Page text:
COLUMBUS – Legislation that will close a loophole allowing human trafficking offenders to avoid criminal punishment has been signed into law Tuesday after passing unanimously through both chambers of the Ohio General Assembly.
House Bill 427, sponsored by State Representative Andrea White (R-Kettering), will enable prosecutors to pursue legal action against offenders who use drugs and addiction to compel victims of human trafficking into prostitution or trafficking. The bill will expand the definition of ‘compelled’ to include the use or manipulation of controlled substances or addiction to controlled substances when charging human trafficking offenders with ‘trafficking in persons’ or ‘compelling prostitution.’
“The crimes of human trafficking and prostitution are rampant in Ohio, with substance use and addiction frequently being used as weapons to prey on vulnerable victims,” said White. “One study suggests as high as 84% of sex trafficking survivors reported substance abuse during their victimization.”
Current law defines ‘compel’ as the use of fear, force, duress, intimidation or fraud. Drugs and addiction do not neatly fit into these categories, White said, even though traffickers frequently use substances to lure and control their victims.
“Addiction and withdrawal are incredibly powerful weapons that traffickers regularly use to ‘compel’ their victims to comply with their demands and engage in sexual activity for hire or involuntary servitude,” said White. “This change to Ohio law will shine a spotlight on this abusive exploitation of victims and allow for increased prosecution of traffickers.”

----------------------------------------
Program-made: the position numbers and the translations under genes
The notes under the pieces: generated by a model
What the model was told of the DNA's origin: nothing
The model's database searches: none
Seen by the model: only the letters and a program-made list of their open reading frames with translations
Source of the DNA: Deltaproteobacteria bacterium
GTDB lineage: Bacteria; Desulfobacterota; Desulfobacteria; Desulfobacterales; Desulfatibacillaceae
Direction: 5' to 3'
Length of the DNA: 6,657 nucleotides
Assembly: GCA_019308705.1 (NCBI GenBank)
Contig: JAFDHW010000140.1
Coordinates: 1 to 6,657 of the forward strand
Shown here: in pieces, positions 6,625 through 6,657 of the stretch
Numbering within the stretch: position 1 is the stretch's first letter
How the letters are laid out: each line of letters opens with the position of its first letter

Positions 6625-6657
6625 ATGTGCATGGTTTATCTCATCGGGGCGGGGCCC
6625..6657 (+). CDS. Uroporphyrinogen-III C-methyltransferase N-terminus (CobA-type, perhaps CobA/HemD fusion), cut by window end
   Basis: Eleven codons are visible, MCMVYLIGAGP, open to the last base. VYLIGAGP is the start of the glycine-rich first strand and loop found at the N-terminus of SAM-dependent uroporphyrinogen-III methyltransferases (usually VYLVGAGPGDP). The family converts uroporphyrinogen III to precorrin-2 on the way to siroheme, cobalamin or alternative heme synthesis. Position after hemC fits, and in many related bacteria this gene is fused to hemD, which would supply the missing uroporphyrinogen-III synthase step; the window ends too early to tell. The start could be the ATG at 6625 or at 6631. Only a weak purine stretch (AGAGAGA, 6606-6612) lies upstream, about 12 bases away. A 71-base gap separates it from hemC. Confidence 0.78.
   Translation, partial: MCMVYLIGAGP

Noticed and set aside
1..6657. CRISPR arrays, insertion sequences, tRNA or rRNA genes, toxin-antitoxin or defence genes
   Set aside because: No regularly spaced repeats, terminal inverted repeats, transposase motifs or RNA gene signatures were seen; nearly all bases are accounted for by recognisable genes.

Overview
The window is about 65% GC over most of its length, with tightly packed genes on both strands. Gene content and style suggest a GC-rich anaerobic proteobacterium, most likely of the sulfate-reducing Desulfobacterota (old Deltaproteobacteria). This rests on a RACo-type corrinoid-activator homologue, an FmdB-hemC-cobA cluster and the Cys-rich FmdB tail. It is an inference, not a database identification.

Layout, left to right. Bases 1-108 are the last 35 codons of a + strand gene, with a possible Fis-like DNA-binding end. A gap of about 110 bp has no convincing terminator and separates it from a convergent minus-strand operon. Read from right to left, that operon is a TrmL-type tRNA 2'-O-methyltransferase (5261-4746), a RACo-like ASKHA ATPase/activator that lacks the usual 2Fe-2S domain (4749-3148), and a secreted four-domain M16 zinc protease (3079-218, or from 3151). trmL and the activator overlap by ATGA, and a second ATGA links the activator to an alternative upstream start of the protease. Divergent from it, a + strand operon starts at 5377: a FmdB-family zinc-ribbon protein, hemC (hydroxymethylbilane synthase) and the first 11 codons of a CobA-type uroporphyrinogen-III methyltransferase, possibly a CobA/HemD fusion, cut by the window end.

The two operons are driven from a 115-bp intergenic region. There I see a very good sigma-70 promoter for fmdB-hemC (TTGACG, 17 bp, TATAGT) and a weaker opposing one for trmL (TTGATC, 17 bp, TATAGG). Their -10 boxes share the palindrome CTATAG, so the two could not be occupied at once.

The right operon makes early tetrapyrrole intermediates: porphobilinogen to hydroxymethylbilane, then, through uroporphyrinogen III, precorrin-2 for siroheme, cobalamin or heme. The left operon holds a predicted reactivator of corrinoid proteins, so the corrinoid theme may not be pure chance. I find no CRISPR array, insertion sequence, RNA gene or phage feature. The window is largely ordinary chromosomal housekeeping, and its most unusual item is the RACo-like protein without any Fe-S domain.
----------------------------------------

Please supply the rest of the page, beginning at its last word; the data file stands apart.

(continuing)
Across the globe, there are more than 40 million victims of human trafficking, with hundreds of thousands in the United States. Ohio ranked sixth highest in the crimes of human trafficking and prostitution, due in part to the states geographic location, and calls received by the National Human Trafficking Hotline.
“Right now – today – hundreds of victims in Ohio are being trafficked and coerced into prostitution,” said White. “I encourage anyone who needs help or knows someone who may be a victim of human trafficking to contact the National Human Trafficking Hotline at 888-373-7888 (TTY:711) or by texting 233733.”
State Representative Susan Manchester (R-Waynesfield) is a joint sponsor of House Bill 427.